A historic assemblage of online credentials, which include user name/password combinations and email addresses, have been stolen by a “Russian crime ring“, according to a recent article published on The New York Times web site. The report indicates that name and passwords for “1.2 billion users” and over “500 million email addresses” were stolen according to the findings of security researchers. The discovered records also include “confidential material gathered from 420,000 websites“, according to the report.
Hold Security, an internet security firm based in Milwaukee, Wisconsin, “has a history of uncovering significant hacks, including the theft last year of tens of millions of records from Adobe Systems“, according to the report. The firm could not release the identities of any of the victims of this crime due to active “nondisclosure agreements and a reluctance to name companies whose sites remained vulnerable“, according to the article.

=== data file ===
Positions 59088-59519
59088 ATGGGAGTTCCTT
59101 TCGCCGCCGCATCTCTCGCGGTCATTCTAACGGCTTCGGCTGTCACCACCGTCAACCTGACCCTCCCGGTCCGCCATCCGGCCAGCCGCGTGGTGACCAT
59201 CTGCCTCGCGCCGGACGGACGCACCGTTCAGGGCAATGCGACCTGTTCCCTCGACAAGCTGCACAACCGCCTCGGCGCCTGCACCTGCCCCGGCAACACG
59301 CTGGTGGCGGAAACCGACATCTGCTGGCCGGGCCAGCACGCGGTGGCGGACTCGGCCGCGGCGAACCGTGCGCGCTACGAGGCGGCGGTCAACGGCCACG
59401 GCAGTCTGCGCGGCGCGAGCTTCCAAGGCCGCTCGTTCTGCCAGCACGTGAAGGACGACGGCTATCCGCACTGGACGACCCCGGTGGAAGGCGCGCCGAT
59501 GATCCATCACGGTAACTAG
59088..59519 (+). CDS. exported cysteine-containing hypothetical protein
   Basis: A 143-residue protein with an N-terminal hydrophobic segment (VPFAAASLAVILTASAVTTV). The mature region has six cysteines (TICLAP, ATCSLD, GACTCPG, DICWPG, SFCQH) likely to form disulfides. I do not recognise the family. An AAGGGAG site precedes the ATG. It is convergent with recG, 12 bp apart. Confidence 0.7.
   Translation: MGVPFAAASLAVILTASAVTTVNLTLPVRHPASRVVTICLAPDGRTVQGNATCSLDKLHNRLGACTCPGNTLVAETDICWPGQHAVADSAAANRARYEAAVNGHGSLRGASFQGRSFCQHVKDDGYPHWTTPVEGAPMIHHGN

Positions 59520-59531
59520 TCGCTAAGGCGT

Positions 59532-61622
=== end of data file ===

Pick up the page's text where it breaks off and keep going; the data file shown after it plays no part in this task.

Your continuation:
Alex Holden, Founder and Chief Information Security Officer of Hold Security, was quoted in the article to say, “Hackers did not just target U.S. companies, they targeted any website they could get, ranging from Fortune 500 companies to very small websites. And most of these sites are still vulnerable.”
According to the article, Hold Security confirmed that Russian websites had also been hacked. It was noted in the article that Holden “saw no connection between the hackers and the Russian government” and “planned to alert law enforcement after making the research public.” Unfortunately, as the report states, law enforcement officials within the Russian government have not “historically pursued accused hackers.” The report clarified that the hacker group had “not sold many of the records online” but have been paid to use the stolen credentials “to send spam on social networks” including Twitter.
Read more about this historic cyber theft in the full article at The New York Times and learn more about the increase of cyber crime and how the amount of information which is stolen is growing larger.